The Art of Evaluation Stealth

When an opponent must face another who appears to be equally matched, what do they do? Or our military seeks the best entry point into an active enemy territory, what skill do they resort to? When a leopard goes on a hunt, what experience is in their DNA, to guide the best tactic? What all of these have in common is the necessity for stealth. Stealth is developed through trial and error as you learn the boundary between being seen and going undetected. Plainly put, if you seek a goal, that will present incredible resistance and be difficult to navigate once your intention is known, stealth allows for greater success. It aids in avoiding the most substantial part of injuries likely to occur. This is the state of seeking higher level medical services and treatments for those of us in chronic medical crisis. I am the leopard, and I seek to slay the evaluations standing in my way. My children wait back at the den, waiting to feed on all the medical treatments that come from the spilled blood of the insurance systems fattened, gluttonous gut.

Evaluating and analyzing seem to be a fact of life. They’re those unavoidable, often boing processes, necessary to transition from where we are to where we need to be, or where we’ve been to where we have currently landed. We can’t get away from them. Doing them can be as innocuous as standing back to see if that little black dress really looks good, to rule out a feared disorder through blood work.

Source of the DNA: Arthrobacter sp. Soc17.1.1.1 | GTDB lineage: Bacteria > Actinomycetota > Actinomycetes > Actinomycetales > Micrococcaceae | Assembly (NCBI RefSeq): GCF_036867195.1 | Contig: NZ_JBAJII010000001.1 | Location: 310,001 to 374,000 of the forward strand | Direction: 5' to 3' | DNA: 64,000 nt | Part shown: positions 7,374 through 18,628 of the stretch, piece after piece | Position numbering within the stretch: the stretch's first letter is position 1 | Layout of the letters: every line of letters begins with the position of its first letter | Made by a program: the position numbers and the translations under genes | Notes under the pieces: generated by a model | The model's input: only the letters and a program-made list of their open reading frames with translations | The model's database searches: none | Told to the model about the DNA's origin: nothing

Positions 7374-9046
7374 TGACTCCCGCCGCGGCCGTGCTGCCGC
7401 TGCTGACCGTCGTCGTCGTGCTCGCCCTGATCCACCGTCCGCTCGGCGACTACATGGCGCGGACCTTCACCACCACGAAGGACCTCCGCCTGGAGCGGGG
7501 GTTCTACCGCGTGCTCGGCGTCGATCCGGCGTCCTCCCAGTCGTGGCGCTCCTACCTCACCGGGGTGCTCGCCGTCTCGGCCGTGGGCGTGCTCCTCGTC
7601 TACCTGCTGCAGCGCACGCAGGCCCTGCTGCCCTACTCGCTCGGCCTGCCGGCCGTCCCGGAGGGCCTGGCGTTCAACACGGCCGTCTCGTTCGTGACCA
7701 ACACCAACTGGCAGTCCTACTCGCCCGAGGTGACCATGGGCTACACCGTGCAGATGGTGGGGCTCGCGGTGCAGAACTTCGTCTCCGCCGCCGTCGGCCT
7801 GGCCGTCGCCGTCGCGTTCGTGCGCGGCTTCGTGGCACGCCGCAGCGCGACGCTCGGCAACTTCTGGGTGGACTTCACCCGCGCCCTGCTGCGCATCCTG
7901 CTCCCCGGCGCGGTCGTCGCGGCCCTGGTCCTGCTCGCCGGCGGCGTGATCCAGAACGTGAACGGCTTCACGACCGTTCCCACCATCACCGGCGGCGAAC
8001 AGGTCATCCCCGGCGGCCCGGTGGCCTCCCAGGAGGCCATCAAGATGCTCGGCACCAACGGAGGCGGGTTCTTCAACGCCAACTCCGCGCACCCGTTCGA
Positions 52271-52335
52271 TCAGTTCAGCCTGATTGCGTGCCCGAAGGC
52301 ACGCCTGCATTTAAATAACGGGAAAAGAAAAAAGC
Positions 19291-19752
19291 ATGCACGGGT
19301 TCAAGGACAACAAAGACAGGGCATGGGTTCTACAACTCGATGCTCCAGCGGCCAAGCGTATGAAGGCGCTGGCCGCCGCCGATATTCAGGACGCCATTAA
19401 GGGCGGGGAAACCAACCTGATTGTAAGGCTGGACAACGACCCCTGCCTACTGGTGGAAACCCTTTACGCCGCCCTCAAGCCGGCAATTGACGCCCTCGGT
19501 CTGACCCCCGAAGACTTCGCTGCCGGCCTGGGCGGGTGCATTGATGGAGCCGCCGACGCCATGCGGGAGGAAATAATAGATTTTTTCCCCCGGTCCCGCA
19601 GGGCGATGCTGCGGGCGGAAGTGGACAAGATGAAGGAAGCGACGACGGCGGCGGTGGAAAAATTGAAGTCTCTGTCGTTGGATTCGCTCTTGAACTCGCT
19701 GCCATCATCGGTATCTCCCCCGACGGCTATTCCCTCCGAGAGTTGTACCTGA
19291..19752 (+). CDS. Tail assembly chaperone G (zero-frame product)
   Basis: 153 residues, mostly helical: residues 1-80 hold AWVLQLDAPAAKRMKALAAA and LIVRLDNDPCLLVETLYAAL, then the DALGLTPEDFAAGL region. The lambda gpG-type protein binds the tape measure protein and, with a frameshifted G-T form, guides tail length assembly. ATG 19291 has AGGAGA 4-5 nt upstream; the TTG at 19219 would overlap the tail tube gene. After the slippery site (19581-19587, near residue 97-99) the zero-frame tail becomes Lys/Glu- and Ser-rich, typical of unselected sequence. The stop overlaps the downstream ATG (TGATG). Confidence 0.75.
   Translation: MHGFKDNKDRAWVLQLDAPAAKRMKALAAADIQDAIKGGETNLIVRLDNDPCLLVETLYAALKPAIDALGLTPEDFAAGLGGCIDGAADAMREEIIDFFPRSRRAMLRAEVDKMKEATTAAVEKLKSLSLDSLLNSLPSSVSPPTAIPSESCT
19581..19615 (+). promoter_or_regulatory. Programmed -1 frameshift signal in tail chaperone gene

In most areas of life, evaluation and analysis expose what fits and what doesn’t, what is good compared to what is anything but good. They are specifically designed to give us enough detail to make informed decisions, generally speaking. Any component used in the process of making sound decisions seems unwise to argue with. In tandem, we are told not to over think things, don’t over analyze, or evaluate something too intensely.

I remember painting the nursery for my first child. I must have spent 6-8 hours comparing and analyzing which shades of yellow I liked against differing shades of blue. After all was completed I glowed in awe of my interior design excellence. Now 14 years later, flipping through cherished baby books and photos taken back then, I can’t for the life of me understand what my obsession with the Sweden flag was. Which happens to be identical right down to the border design of what I eventually chose. Back when we decorated, I thought I had discovered the newest color combination on earth. Oh, how I miss those days of pregnancy-induced hormonal-driven ignorance.